24 Therefore, as flaming fire devours straw and dry grass disintegrates in the flames, so their root will rot, and their flower will blow away like dust. For they have rejected the law of the Lord of Heaven’s Armies, they have spurned the commands of the Holy One of Israel. 25 So the Lord is furious with his people; he lifts his hand and strikes them. The mountains shake, and corpses lie like manure in the middle of the streets. Despite all this, his anger does not subside, and his hand is ready to strike again. 26 He lifts a signal flag for a distant nation, he whistles for it to come from the far regions of the earth. Look, they come quickly and swiftly. 27 None tire or stumble, they don’t stop to nap or sleep. They don’t loosen their belts or unstrap their sandals to rest. 28 Their arrows are sharpened, and all their bows are prepared. The hooves of their horses are hard as flint, and their chariot wheels are like a windstorm.
6 “I (says the Lord) will strengthen the kingdom of Judah and deliver the people of Joseph and will bring them back because of my compassion for them. They will be as though I had never rejected them, for I am the Lord their God, and therefore I will hear them. 7 The Ephraimites will be like warriors and will rejoice as if they had drunk wine. Their children will see it and rejoice; they will celebrate in the things of the Lord. 8 I will signal for them and gather them, for I have already redeemed them; then they will become as numerous as they were before. 9 Though I scatter them among the nations, they will remember in far-off places—they and their children will survive and return. 10 I will bring them back from Egypt and gather them from Assyria. I will bring them to the lands of Gilead and Lebanon, and there will not be enough room for them.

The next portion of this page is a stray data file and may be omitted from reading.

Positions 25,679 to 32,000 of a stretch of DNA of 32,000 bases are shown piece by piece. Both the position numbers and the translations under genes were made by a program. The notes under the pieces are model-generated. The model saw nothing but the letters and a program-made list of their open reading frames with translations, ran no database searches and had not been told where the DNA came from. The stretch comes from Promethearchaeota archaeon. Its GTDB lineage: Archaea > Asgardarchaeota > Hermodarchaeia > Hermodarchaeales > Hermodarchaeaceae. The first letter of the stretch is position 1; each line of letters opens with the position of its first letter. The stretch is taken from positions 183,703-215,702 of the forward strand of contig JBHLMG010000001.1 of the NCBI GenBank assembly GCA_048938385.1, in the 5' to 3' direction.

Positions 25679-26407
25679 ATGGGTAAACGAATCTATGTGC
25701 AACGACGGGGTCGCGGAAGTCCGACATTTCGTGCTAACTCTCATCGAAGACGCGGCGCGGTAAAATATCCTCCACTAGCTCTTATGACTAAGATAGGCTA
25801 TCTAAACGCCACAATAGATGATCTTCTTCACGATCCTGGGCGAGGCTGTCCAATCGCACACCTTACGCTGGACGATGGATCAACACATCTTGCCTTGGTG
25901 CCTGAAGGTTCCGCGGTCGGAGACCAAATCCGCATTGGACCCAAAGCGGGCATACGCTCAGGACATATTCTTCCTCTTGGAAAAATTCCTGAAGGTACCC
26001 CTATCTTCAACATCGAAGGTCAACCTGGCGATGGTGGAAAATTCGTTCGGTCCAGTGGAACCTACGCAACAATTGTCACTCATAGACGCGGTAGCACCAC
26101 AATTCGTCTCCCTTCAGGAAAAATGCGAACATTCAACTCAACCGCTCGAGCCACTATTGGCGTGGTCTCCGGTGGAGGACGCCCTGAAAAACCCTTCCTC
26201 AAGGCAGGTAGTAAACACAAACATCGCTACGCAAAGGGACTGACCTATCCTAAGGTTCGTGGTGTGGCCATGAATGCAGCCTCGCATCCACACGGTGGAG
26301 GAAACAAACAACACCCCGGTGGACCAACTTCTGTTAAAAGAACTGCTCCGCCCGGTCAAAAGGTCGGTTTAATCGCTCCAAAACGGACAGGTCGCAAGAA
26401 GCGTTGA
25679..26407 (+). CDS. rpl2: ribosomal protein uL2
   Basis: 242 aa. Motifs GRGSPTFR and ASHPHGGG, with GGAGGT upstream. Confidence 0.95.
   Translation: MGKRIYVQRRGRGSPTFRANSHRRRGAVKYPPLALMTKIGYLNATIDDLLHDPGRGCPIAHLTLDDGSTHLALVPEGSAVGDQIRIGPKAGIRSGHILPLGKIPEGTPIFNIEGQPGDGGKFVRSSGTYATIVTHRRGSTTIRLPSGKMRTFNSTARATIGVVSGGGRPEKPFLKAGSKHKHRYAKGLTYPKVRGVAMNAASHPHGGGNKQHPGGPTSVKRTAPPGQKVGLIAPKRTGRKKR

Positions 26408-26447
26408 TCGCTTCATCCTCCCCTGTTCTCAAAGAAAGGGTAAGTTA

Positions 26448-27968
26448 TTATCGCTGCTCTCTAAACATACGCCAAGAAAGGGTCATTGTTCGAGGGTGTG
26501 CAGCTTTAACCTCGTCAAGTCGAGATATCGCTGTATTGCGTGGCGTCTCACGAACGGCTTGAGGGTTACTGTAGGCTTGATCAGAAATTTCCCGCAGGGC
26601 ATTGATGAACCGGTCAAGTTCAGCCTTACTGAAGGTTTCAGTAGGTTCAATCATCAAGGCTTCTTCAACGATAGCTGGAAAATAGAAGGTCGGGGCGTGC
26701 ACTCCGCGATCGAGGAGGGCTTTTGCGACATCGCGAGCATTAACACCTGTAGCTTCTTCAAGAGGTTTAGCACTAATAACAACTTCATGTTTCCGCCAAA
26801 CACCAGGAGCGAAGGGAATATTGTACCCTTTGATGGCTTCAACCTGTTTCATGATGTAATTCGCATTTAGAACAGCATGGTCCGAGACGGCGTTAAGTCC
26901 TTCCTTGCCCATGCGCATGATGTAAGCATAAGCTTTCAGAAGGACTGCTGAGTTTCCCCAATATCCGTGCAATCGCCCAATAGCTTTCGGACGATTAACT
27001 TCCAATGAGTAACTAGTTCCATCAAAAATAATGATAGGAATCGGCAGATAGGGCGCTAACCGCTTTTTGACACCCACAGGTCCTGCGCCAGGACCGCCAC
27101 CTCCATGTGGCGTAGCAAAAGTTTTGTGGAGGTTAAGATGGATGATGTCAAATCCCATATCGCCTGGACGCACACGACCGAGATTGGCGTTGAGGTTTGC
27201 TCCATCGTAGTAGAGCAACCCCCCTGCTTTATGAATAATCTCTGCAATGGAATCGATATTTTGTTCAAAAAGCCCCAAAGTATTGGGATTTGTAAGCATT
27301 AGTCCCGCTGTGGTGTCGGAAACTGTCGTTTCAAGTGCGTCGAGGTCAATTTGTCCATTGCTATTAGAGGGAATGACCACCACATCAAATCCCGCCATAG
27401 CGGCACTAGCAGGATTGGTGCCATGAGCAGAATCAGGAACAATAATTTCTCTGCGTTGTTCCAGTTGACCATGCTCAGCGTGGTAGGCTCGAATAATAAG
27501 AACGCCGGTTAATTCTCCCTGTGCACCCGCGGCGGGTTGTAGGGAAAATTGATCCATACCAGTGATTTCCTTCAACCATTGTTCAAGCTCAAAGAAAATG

Notes and References
"... The verb ('whistle') in the meaning 'call', occurs only in Isaiah 5:26, Isaiah 7:18 and Zechariah 10.8, and in all these passages the subject is God. In Isaiah, he whistles in order to call the nations against Israel, whereas in Zechariah he does it in order to call the Israelites home from their exile. In all other passages where it occurs it expresses the fright of those who face desolation. However, Isaiah 5:26 and 7:18 also deal with future desolation. Thus only in Zechariah 10:8 is it used in an oracle of salvation. Isaiah's oracles of judgment are thus reversed into their opposite. Without this explanation it would be difficult to understand why it is used in an oracle of salvation. This shows that Zechariah is dependent on Isaiah ..."
Nurmela, Risto "The Growth of the Book of Isaiah Illustrated by Allusions in Zechariah" in Boda, Mark J., and Michael H. Floyd, (ed.) Bringing out the Treasure: Inner Biblical Allusion in Zechariah 9-14 (pp. 255-256) Sheffield Academic Press, 2003